When my parents were teaching the only nations that scripted teachers were over in the Eastern Block.  Teachers here were trusted to develop the class curriculum and were trusted by the parents as professionals.  Now there are profits to be made.  The cost of education is higher without offering attractive to pay to professional teachers and without the joy of learning through play. 

        I have seen the power of play and I know play is natural to children.  The makers/coder events give me hope that authentic-organically grown learning is not a museum relic.  PLAY will find a way!

Sunday, April 5, 2015

Finland School Experiment

      Some of our charter schools are failing with the schools they have taken over in Tennessee.  Instead of closing the school and allowing the ASD to reopen it with another charter could we try something new?  What would happen if we took one of these schools and created a lab school based on the methods of Finland has developed?  Since the 1960s Finland has revolutionized their schooling to become the best in the world.  When queried about their success one of the Finnish Administrators said, tongue in cheek, that they "look at what America is doing and do the opposite." What might this experimental school look like?

      Lets take one of the schools that is not performing and test the Finnish theory of education.  Staff the school with teachers who have a minimum of masters degree in fields related to education. All teachers in Finland must have a masters in order to teach. I know six teachers with Masters Degrees who have been dismissed in the past two years.  We can pull from the talent that has been lost.   Hire administration capable of servant leadership and write a compact for the school that balances power.  The principal's relationship to teachers should be like a coach striving to encourage teachers instead of seeking to weed them out. The title for this position may be something that helps communicate the levelling of the power construct in this school.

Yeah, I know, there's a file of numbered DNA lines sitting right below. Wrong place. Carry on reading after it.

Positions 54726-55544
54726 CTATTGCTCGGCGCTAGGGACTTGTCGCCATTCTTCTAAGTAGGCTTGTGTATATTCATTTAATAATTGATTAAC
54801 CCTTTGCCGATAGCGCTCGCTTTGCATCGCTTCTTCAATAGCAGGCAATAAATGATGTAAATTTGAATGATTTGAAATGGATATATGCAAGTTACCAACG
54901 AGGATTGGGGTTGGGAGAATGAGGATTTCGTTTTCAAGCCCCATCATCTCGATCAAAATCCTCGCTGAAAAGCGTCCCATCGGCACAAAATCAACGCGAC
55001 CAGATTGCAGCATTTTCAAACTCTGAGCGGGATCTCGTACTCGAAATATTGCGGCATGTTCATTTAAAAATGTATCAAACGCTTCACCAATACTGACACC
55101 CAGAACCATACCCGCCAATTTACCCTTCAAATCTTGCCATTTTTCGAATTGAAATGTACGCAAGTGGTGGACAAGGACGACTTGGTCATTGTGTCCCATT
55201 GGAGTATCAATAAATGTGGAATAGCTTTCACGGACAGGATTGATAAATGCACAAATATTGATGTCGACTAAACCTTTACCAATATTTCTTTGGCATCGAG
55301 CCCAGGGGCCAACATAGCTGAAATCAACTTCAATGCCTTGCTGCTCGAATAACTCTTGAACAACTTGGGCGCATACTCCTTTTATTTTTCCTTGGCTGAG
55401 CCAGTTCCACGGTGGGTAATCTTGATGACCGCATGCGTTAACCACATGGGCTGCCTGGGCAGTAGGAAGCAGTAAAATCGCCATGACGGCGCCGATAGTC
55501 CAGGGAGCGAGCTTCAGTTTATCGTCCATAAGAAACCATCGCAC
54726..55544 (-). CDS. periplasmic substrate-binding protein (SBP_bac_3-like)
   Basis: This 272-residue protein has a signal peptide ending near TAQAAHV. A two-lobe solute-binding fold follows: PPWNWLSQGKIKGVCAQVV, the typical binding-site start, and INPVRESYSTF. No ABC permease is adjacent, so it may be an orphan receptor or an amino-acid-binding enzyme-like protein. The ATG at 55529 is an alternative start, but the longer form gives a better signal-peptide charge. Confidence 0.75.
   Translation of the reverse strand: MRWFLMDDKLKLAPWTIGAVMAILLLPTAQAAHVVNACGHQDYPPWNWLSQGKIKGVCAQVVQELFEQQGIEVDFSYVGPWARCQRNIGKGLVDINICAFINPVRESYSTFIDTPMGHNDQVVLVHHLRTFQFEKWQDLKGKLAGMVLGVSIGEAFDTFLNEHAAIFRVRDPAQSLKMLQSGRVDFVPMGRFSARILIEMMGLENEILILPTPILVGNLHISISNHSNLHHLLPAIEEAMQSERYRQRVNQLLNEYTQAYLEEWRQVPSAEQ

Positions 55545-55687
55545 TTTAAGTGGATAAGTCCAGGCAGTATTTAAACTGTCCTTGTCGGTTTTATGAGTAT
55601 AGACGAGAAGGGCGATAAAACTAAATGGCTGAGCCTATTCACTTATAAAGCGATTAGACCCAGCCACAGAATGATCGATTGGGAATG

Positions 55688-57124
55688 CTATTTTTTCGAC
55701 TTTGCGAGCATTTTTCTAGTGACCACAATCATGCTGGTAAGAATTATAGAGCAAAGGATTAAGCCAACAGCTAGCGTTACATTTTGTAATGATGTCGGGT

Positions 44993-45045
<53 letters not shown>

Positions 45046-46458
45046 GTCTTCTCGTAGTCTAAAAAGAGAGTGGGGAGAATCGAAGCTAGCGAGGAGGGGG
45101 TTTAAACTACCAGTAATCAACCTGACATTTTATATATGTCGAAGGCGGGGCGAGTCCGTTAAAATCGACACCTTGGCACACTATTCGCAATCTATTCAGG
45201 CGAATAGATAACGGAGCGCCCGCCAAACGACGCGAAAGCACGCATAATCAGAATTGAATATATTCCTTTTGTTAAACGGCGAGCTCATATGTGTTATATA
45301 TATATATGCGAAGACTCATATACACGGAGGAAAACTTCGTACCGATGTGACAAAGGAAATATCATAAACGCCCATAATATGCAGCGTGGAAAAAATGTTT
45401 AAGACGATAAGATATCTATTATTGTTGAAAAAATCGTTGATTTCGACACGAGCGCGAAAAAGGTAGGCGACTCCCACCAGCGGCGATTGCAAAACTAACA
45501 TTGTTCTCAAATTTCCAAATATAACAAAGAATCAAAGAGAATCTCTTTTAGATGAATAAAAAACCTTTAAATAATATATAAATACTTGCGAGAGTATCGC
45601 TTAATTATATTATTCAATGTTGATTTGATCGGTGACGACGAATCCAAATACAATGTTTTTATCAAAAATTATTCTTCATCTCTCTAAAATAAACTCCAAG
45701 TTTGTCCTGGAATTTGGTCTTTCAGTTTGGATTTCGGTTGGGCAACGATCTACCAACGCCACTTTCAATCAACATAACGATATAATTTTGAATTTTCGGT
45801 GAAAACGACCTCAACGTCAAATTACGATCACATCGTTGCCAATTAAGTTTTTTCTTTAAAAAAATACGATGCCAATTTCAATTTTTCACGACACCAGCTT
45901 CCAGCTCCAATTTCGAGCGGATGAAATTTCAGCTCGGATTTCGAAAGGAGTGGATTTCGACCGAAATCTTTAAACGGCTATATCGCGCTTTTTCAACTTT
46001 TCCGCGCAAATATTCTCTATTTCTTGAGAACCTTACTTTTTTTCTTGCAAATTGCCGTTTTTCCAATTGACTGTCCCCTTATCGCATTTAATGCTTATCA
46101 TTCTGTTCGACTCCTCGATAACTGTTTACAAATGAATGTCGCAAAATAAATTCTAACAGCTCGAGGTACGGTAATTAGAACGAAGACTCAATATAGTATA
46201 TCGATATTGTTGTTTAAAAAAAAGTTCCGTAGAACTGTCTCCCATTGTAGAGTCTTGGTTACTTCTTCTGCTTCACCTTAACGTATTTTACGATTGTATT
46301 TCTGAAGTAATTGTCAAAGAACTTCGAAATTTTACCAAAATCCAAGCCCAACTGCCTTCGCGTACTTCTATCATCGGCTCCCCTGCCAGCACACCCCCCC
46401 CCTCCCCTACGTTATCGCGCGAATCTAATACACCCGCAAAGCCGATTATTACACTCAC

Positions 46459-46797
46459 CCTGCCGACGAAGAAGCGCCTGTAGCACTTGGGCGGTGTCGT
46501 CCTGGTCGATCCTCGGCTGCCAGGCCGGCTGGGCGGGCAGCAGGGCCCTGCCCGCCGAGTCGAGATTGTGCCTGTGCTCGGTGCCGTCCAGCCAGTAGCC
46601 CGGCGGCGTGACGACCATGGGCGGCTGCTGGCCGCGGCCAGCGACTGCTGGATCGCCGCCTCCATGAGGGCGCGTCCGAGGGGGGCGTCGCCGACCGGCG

Immediately hold staff development which builds connections and trust, not seated training but team building exercises.  The Finns hire professionals and then trust them to do their jobs.  Trust is the bedrock upon which Finnish education is built.  In order to build on trust first trust will need to be established.  We can assume the teachers in this school want to self improve. For people who reach Masters Level in this current climate, the desire for self improvement is a fairly safe assumption.  

      Treat every person in the school as if they are valuable and worthy of respect.  All of them are helping to make learning possible including the custodian, office workers, and cafeteria staff. Use positive intervention strategies for student behavior. Plan the schedule so that students have class for 45 minutes to an hour and then a 15 minute break.  The faculty should decide how to transition the students to less direct oversight during breaks.  During these breaks students should be able to go to the bathroom, library, water fountain, hang out in the hall and chat with friends or best of all play.  Managing freedom is a skill set people learn through practice.  These 15 minute breaks are seen as a civil right in Finland and brain breaks are proven best practices.

      The schools I have read about in Finland have a positive, laid back culture.  Language used is positive and affirming. Everyone in the school should agree to use positive language and to avoid labels.  When teachers or students call one anther ugly names even in secret it effects the climate of the school. Communication should be about ideas and concepts instead of people.